It’s an escapist fantasy, which is to say, it is a better world than the one in which we find ourselves. But again and again, friendship lesson after friendship lesson, it hammers home that this better world is better because the people in it all choose for it to be such. It is an escape that heals, that offers happiness and peace without cynicism.

It’s a funny thing, but when I’m feeling happy and peaceful and non-cynical, I’m a much nicer person. I think most people are. Do a lot of something that makes you happy and peaceful and non-cynical, and you spend still more time being a nicer person. Spend time around others who are feeling the same way, within a fandom for instance, and it reinforces that niceness. By and large, the brony communities I’ve participated in online are vastly nicer, friendlier, and more welcoming than the norm.

Of course there are exceptions. Some people are always going to be jerks, and everybody has a bad mood sooner or later. But the baseline is simply higher for bronies than any other fandom or online community I’ve been in. Most online interactions have an undercurrent of wary hostility, a sense that anyone could go off at any moment; as a result, it’s extremely jarring to enter a brony space for the first time and find oneself assumed to be friendly until proven otherwise.

This is the second great truth of My Little Pony: Friendship Is Magic: Cynicism poisons communities, and sincerity and openness are the cure. That truth is the source of its transformative power; by maintaining sincerity without descending into the twee, it demonstrates that sincerity is not inherently a weakness and bit by bit chips away at the cynicism of its fans.

The philosopher’s stone takes many forms–a stone, of course, but it can also be an elixir, a powder, even a spiritual essence. And, apparently, it can be a cartoon about ponies.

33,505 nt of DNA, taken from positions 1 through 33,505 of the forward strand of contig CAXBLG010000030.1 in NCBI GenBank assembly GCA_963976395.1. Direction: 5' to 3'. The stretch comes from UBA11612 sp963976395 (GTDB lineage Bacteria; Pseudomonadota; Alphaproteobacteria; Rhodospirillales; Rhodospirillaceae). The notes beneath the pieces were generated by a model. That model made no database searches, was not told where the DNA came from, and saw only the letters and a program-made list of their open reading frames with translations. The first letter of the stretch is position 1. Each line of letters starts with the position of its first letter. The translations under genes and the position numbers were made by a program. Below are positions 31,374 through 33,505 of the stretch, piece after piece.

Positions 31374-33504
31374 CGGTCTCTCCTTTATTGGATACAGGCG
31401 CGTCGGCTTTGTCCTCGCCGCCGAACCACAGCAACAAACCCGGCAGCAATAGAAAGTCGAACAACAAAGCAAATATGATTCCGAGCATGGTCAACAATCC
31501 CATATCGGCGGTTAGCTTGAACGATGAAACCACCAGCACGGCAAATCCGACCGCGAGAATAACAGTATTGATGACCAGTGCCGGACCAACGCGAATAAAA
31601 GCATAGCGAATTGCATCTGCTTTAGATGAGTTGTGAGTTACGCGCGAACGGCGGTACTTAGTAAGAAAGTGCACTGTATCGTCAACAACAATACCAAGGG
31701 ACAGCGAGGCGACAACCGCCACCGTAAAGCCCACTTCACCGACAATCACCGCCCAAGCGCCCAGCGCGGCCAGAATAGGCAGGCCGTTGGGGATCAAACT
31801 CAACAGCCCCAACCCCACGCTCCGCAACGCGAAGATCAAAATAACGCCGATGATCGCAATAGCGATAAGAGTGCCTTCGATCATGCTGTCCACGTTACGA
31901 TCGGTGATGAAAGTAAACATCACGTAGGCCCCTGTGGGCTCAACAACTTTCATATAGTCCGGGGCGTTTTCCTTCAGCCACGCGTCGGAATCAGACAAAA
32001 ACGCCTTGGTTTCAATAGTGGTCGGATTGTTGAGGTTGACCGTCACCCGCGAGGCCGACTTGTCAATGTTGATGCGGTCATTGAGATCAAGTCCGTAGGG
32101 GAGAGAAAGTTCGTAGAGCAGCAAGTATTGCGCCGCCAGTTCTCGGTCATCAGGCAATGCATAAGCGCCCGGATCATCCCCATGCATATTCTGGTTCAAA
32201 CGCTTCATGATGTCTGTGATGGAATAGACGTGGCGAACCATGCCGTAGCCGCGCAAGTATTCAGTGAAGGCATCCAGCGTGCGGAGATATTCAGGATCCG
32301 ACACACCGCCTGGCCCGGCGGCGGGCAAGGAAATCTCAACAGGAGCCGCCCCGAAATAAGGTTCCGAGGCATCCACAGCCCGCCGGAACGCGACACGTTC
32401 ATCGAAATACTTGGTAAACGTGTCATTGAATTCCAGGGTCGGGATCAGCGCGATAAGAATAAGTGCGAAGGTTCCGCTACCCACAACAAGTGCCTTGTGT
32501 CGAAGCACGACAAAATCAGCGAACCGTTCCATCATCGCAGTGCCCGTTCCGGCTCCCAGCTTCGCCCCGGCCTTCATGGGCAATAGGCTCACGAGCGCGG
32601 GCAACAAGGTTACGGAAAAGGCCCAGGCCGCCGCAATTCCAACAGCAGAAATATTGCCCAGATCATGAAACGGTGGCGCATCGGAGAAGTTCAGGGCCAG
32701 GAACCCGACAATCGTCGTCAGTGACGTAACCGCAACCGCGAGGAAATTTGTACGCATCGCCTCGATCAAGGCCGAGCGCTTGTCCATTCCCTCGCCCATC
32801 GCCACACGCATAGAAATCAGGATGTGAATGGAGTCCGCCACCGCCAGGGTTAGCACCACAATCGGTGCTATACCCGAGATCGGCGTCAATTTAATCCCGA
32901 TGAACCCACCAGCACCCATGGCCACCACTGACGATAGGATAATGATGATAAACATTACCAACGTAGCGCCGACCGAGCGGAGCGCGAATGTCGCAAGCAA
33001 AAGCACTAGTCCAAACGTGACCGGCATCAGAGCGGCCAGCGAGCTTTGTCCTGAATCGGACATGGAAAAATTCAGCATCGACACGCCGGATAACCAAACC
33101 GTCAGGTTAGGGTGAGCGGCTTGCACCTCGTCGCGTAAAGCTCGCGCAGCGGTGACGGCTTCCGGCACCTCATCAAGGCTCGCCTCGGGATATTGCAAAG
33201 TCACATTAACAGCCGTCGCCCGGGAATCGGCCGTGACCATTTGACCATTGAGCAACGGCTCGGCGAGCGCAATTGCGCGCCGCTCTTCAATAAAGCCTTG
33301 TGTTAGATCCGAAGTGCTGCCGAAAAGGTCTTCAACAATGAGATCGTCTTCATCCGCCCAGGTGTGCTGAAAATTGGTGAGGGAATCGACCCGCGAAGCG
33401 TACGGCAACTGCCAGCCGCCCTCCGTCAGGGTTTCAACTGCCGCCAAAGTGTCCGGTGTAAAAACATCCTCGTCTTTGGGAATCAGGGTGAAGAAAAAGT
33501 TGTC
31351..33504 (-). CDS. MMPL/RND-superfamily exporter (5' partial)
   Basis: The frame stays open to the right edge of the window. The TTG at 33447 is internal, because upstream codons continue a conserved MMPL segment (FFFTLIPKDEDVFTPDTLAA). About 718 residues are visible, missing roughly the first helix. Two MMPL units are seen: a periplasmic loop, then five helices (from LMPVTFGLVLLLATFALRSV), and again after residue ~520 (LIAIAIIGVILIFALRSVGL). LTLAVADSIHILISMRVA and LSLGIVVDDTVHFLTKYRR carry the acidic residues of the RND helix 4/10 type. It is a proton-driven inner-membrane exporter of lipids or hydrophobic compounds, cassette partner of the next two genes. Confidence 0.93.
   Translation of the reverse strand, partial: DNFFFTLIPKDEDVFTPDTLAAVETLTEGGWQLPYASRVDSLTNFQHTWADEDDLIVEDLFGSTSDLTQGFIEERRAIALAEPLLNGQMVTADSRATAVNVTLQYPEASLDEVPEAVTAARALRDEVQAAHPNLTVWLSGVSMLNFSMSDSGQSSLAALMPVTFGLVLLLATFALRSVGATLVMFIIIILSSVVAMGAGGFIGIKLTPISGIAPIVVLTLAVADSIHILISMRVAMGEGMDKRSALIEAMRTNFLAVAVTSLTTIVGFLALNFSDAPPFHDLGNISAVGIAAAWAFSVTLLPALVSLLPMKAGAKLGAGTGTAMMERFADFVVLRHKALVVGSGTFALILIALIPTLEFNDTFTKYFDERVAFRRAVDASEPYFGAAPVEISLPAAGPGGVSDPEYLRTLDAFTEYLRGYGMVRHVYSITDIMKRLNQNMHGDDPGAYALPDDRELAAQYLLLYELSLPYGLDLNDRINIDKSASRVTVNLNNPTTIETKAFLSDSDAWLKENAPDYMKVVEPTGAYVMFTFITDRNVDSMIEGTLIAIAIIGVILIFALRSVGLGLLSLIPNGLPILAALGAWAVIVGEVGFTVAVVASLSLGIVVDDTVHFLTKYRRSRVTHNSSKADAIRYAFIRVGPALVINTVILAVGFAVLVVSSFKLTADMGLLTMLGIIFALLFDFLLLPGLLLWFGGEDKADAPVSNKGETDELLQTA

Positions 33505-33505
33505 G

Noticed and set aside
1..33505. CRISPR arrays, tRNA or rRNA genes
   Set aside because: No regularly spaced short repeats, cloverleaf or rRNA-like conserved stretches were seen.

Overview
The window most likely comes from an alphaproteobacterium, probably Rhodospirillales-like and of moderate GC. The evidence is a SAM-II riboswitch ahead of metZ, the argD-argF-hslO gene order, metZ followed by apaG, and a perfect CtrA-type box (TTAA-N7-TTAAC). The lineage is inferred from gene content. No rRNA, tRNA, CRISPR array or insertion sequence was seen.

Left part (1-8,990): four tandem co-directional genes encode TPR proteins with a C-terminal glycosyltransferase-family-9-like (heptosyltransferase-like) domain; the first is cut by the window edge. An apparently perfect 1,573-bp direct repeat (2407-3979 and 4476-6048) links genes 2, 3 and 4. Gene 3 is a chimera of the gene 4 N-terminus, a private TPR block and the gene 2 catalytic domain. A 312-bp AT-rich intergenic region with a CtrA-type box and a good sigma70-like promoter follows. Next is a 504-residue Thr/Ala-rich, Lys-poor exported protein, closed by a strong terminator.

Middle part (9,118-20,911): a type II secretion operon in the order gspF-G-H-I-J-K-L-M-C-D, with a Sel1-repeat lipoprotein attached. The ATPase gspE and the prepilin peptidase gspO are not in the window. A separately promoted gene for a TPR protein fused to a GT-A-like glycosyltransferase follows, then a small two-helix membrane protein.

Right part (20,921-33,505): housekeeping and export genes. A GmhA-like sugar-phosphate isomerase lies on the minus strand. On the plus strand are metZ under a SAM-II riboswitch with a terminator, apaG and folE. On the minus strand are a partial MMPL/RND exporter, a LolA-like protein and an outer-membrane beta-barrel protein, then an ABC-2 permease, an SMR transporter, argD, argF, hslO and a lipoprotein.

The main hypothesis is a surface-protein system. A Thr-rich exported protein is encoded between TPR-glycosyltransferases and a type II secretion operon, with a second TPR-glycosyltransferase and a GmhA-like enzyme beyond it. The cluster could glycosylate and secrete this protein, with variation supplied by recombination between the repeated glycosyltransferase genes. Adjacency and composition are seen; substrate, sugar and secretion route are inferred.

The great work is complete.

The real work begins.

Next week: Done with alchemy, at least for now, it’s time to wade into the Science Wars…

6 thoughts on “You see? We are apple pie! (Suited for Success)

  1. I like the idea of MLP being unusually open and friendly. It's one of the nicer things about the fandom and the show as a whole, in my opinion. It's certainly a very inviting community.

    Oh, next week is the “Dear Princess Celestia: atheists are stupid” episode, isn't it? I think it's my least favorite episode of the series. (Ironically, it was my first episode and almost put me off the series altogether; fortunately, I gave it another shot, and loved Boast Busters.) But I really did enjoy 'Suited for Success', especially all the music, and Fluttershy having secret sewing skills. And there were a lot of good gags too, including the famous '20% cooler' bit.

  2. Seriously. Obviously there are exceptions, but in general bronies are just about the nicest people I've met in any fandom.

    *rubs hands gleefully*

    Oh, I'm going to have *fun* with my next article…

  3. It's good timing, too, that you've been writing posts about change and metamorphosis in the main series, given the big discussions about the direction of the Lunaverse (mostly in the comments of RDD's latest story, 'At the Grand Galloping Gala', which have folks arguing whether or not it's making the universe too dark or whatnot). If you don't mind me asking, have you formed any opinions on that?

  4. I haven't, actually–I only read completed stories, so I haven't looked at that. Also I've been not very involved in the discussions lately–RL's been a bitch. This blog has barely gotten finished some weeks, but I'm determined to make my deadlines on this and not have it go the way of my AtLA Mondays back in the day.